Strong leadership is a critical determinant of success in ending hunger

From reducing to eradicating hunger: a new common goal that can make the difference

30 June 2013, Addis Ababa - Africa has vibrant societies that are eager to achieve development and eradicate hunger, agreed African Ministers and other senior officials meeting at the African Union in Addis Ababa today, in the framework of the High Level Meeting of African and international leaders to end hunger in the continent. The Ministers were meeting ahead of the meeting of African Union Heads of State and Government tomorrow, under the theme "New, unified approaches to end hunger in Africa".

The will to promote food security in Africa motivated the African Union, FAO and the Lula Institute to partner for a unified approach to end hunger in Africa by 2025 within the Comprehensive Africa Agriculture Development Programme (CAADP) framework. About 15 Heads of State and Government positively responded to the invitation from the AU, FAO and Lula Institute to participate in the event and add value to CAADP by sharing knowledge on investment to vulnerable people.

The positive response from the Heads of State is important because there is growing consensus on the continent that strong political commitment is required for Africa to effectively strengthen resilience and eradicate hunger. Through CAADP, Africa has the foundation on which to build sustainable solutions to hunger, the Ministers said.

It is possible to end hunger

The HLM is gathering experiences from different African and non-African countries, such as Malawi, Angola, Ethiopia, Niger, China, Vietnam and Brazil. Combining investment in agriculture with social protection policies and inclusive growth development, many countries have managed to reduce hunger and poverty. Brazil has lifted 36 million people out of extreme poverty in the past ten years.

"Hunger will not be eradicated unless we include the poor in the government budget. I am convinced that ending hunger will only be possible if transformed into a state policy. The commitment of civil society is also important to the success of this process," said founder and honorary President of Lula Institute, Luiz Inácio Lula da Silva."I'm certain that every country in Africa and in the world can end hunger if they include the poor in their national budget. Economic growth alone is not enough," emphasized Lula.

The AUC Commissioner for Rural Economy and Agriculture, Mrs Tumusiime Rhoda Peace, said: "The CAADP Framework is steadily gaining recognition as a comprehensive, multi-sector approach for boosting production and productivity, and also for improving resilience and food security, by scaling up agricultural investment and increasing economic opportunities for entire populations. It is, therefore advocated that CAADP provides the platform for building and facilitating the renewed partnerships as well as technically backstopping a unified approach for scaling up hunger eradication efforts at all implementation levels."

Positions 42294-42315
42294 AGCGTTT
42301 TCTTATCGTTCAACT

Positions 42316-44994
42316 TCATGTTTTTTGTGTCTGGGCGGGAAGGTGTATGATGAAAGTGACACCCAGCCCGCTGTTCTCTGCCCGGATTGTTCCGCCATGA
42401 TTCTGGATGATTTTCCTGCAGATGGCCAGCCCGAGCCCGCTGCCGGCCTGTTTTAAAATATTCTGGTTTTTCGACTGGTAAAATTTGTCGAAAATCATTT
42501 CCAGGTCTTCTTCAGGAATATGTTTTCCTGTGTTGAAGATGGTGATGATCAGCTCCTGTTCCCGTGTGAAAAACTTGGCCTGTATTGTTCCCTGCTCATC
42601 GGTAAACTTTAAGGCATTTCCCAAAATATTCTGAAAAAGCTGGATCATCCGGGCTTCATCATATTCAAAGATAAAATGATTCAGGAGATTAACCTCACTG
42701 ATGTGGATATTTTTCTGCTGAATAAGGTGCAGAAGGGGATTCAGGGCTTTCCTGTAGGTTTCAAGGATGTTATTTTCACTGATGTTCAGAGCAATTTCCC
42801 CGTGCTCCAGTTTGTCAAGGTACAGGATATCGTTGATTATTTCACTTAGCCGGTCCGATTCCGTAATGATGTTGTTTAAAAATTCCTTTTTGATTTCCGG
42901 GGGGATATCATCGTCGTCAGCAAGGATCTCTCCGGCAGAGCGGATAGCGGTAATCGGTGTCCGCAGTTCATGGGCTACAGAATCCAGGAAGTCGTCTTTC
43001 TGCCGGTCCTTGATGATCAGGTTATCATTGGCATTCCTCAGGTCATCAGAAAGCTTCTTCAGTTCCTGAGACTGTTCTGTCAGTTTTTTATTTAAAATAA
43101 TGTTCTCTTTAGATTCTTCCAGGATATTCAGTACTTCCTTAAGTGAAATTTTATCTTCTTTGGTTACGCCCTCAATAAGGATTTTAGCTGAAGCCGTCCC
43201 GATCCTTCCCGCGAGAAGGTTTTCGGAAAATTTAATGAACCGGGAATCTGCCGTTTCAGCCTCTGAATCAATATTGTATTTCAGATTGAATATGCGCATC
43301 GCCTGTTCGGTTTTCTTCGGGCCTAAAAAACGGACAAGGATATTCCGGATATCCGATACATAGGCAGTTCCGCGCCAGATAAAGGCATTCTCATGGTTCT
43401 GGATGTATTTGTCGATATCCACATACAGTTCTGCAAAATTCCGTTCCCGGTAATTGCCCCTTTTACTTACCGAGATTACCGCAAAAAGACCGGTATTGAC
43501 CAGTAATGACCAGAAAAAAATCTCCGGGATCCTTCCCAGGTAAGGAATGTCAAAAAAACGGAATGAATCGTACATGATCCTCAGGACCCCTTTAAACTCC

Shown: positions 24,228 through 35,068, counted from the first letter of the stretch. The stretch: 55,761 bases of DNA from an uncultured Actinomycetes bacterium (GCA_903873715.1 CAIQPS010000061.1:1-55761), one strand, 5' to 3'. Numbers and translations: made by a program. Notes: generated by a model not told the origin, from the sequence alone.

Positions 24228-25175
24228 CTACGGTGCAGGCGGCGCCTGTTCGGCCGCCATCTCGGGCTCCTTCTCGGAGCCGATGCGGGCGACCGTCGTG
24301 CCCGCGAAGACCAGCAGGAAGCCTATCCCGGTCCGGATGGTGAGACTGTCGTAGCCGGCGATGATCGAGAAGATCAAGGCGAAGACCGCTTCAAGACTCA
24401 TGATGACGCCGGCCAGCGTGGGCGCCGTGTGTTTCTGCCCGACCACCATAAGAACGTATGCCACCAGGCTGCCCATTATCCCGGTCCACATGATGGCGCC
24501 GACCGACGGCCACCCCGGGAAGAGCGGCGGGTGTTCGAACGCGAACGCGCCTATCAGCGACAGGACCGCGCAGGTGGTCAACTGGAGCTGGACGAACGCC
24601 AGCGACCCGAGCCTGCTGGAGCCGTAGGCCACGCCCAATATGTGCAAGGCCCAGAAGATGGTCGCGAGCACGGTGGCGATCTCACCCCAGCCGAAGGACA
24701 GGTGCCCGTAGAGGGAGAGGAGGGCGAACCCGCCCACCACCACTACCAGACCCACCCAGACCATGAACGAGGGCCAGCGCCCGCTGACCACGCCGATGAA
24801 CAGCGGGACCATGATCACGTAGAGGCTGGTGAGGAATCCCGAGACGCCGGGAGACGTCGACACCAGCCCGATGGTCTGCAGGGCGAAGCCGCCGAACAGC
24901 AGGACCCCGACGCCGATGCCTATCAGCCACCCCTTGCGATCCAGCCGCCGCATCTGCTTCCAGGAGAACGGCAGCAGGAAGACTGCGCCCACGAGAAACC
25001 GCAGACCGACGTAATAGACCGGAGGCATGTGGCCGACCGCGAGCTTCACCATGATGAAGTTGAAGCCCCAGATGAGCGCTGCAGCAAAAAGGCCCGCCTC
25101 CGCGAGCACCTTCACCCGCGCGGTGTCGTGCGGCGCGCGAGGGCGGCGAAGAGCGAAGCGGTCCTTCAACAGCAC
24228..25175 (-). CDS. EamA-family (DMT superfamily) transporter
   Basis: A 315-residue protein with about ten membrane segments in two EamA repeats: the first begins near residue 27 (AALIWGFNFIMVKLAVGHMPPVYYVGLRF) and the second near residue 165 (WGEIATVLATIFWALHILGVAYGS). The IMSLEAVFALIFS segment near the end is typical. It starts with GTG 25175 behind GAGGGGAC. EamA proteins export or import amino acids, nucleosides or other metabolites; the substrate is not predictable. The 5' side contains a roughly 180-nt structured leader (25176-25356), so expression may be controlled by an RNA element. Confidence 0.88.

On his part, Director-General of FAO, Mr. Graziano da Silva, stressed: "We can win the war against hunger only if we work together. This meeting in Addis Ababa will support our efforts by transforming political will into further and coordinated action".

The Renewed Partnership has the intention to contribute to the CAADP agenda. The synergy from combining CAADP with its renewed momentum and social protection under the partnership for Unified Approaches to End Hunger in Africa would justify the ambition to achieve the following objectives:
  • Eliminate hunger and poverty by 2025, in the same time frame as for the Sustaining CAADP Momentum (SCM);
  • In the countries implementing the partnership's approach, reduce hunger by 40 percent by 2017;
  • Improve access to food all year round, reducing the need for external food aid within 10 years;
  • Prioritize defeat of stunting, especially in children under 2 years, and to provide nutrition of pregnant women and young children;
  • Double the productivity of staples within 5 to 10 years, without compromising the sustainability of farming systems; and
  • Reduce food waste and losses to levels no worse than global averages, with the ambition to minimise them.

Promising expectations

Despite most countries in Africa experiencing economic growth of unprecedented proportions as well as improved governance and human development indicators in the last decade, the continent has 239 million undernourished people, representing nearly a quarter of the entire population.

The High Level Meeting is expected to agree upon and commit to a set of principles, policies and strategies with a focus on strategies for eradicating hunger. Key among them will be support to integrate purpose-specific food-security and social-development strategies and actions into CAADP investment plans.

Today's ministerial meeting was preceded by a Multi-Stakeholder Dialogue on 29 June 2013, attended by more than 100 representatives of civil society, producer organizations, the private sector, cooperatives, the research community in Africa and other non-state actors.

This meeting allowed for these important stakeholders to voice their views and discuss their essential role in the formulation and implementation of this Renewed Partnership.  Recognizing that the problems of food insecurity and malnutrition in Africa are multi-faceted and multidimensional, the solution requires a multi-stakeholder partnership, which is being promoted during this High Level Meeting. They stressed the importance of accountability, civil society participation and strong political commitment from governments to successfully promote food security.

The Renewed Partnership for ending hunger in Africa will be developed according to a Road Map and a Declaration adopted by the High Level Meeting.

Photo: ©African Union
Addis Ababa High Level Meeting on Zero Hunger in Africa Ministerial Session